Tectonic land shifts likely
Stopping by to have a simple cup of coffee with the landowner down the road could pay huge dividends in the very near future, says Iowa State University economist Mike Duffy. The 2007 "Farmland Ownership and Tenure in Iowa" report, released in November, shows that the average age of landowners in the state, as well as other demographics, have changed considerably in the five years since the last report was released, and tectonic land shifts could be on the horizon.
"What we have now is 55% of the land owned by people over 65, and one in 10 acres is owned by a single woman over the age of 75," Duffy says. "It is interesting in terms of ownership changing hands and, for young farmers, how they are going to acquire that asset." Conversely, less than 3% of the state's farmland is owned by people under 35 years old, and that percentage is falling.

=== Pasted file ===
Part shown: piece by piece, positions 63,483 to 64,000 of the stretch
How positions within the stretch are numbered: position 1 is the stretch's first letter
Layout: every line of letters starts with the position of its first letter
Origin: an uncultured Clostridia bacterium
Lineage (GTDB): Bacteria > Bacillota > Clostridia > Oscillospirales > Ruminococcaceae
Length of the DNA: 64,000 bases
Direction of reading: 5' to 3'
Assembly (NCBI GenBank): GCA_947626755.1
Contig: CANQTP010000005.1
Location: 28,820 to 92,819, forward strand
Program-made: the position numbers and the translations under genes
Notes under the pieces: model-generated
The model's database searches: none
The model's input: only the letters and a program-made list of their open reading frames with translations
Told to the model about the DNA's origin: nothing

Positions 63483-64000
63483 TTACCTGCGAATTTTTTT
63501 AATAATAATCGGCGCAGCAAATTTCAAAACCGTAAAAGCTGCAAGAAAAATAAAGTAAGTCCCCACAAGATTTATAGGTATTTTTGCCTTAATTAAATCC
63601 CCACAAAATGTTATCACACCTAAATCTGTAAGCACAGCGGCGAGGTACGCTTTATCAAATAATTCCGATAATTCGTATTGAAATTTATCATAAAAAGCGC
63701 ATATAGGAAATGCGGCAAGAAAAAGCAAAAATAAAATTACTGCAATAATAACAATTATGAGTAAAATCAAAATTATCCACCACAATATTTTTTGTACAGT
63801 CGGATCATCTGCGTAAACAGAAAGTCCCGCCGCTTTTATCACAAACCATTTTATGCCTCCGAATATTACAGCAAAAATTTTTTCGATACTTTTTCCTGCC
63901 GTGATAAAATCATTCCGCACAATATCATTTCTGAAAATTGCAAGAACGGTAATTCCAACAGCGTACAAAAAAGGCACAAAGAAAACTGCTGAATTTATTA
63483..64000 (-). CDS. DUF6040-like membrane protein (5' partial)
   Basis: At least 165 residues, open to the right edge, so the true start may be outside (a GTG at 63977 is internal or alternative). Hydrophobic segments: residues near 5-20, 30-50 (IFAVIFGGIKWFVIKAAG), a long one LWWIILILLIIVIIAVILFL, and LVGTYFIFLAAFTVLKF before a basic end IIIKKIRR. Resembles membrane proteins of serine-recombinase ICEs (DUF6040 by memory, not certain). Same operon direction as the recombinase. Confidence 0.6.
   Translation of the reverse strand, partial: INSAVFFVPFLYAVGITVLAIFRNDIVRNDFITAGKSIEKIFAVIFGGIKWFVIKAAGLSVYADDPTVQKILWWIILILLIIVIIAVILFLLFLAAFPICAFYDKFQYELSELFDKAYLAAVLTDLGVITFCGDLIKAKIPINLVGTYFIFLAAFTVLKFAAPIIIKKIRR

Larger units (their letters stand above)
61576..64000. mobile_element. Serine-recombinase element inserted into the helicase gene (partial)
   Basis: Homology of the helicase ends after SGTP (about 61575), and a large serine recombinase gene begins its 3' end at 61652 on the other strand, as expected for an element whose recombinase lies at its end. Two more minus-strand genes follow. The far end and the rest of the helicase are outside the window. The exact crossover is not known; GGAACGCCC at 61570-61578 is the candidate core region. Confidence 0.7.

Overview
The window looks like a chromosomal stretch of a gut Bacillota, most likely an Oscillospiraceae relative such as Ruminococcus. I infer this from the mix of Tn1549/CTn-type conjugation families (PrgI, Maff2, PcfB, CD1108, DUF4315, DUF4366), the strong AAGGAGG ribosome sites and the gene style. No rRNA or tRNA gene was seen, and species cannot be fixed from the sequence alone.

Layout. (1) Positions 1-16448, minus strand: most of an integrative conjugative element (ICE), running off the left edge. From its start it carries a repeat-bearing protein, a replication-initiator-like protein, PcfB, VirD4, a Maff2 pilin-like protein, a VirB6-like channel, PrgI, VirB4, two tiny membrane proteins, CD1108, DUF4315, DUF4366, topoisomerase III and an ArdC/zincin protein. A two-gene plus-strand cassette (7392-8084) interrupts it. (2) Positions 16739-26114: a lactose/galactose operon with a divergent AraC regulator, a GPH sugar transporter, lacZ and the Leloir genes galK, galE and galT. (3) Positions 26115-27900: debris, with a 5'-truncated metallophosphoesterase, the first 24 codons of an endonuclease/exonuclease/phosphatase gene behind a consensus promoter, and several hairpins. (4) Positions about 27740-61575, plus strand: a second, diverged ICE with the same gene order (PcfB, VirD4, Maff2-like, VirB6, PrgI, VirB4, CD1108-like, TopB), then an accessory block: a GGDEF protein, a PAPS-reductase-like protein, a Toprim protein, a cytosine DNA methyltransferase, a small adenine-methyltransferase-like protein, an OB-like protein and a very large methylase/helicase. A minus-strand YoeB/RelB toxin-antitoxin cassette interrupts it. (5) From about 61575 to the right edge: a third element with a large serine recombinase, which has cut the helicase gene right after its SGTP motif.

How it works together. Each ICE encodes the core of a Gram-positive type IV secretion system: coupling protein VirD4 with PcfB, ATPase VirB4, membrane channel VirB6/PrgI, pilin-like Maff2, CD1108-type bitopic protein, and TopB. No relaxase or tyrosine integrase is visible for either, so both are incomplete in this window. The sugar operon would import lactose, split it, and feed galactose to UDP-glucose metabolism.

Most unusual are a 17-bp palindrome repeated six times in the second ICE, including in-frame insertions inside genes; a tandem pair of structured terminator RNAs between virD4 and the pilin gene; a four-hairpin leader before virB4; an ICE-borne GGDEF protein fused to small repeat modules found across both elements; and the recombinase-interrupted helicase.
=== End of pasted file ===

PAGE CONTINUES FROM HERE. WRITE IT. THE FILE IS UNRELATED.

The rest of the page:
"I think a lot of farmers are missing the boat by not stopping by and having a cup of coffee with a landowner from time to time," Duffy quips.
Today, land ownership changes will be largely driven by the amount of land going into trusts, he believes. "I saw a sale bill for an auction of 200 acres, and there were four different trusts and an individual listed as the owners!
"Overall, the majority is still going to go into the family either through a will, sale or gift. But about 18% of the land is going to be going into a trust," Duffy says. "It can be a nightmare when you start to consider how land in trusts is going to be handled and split up." —Greg Vincent
Brush up on crop insurance and ACRE terms
- JANUARY 2009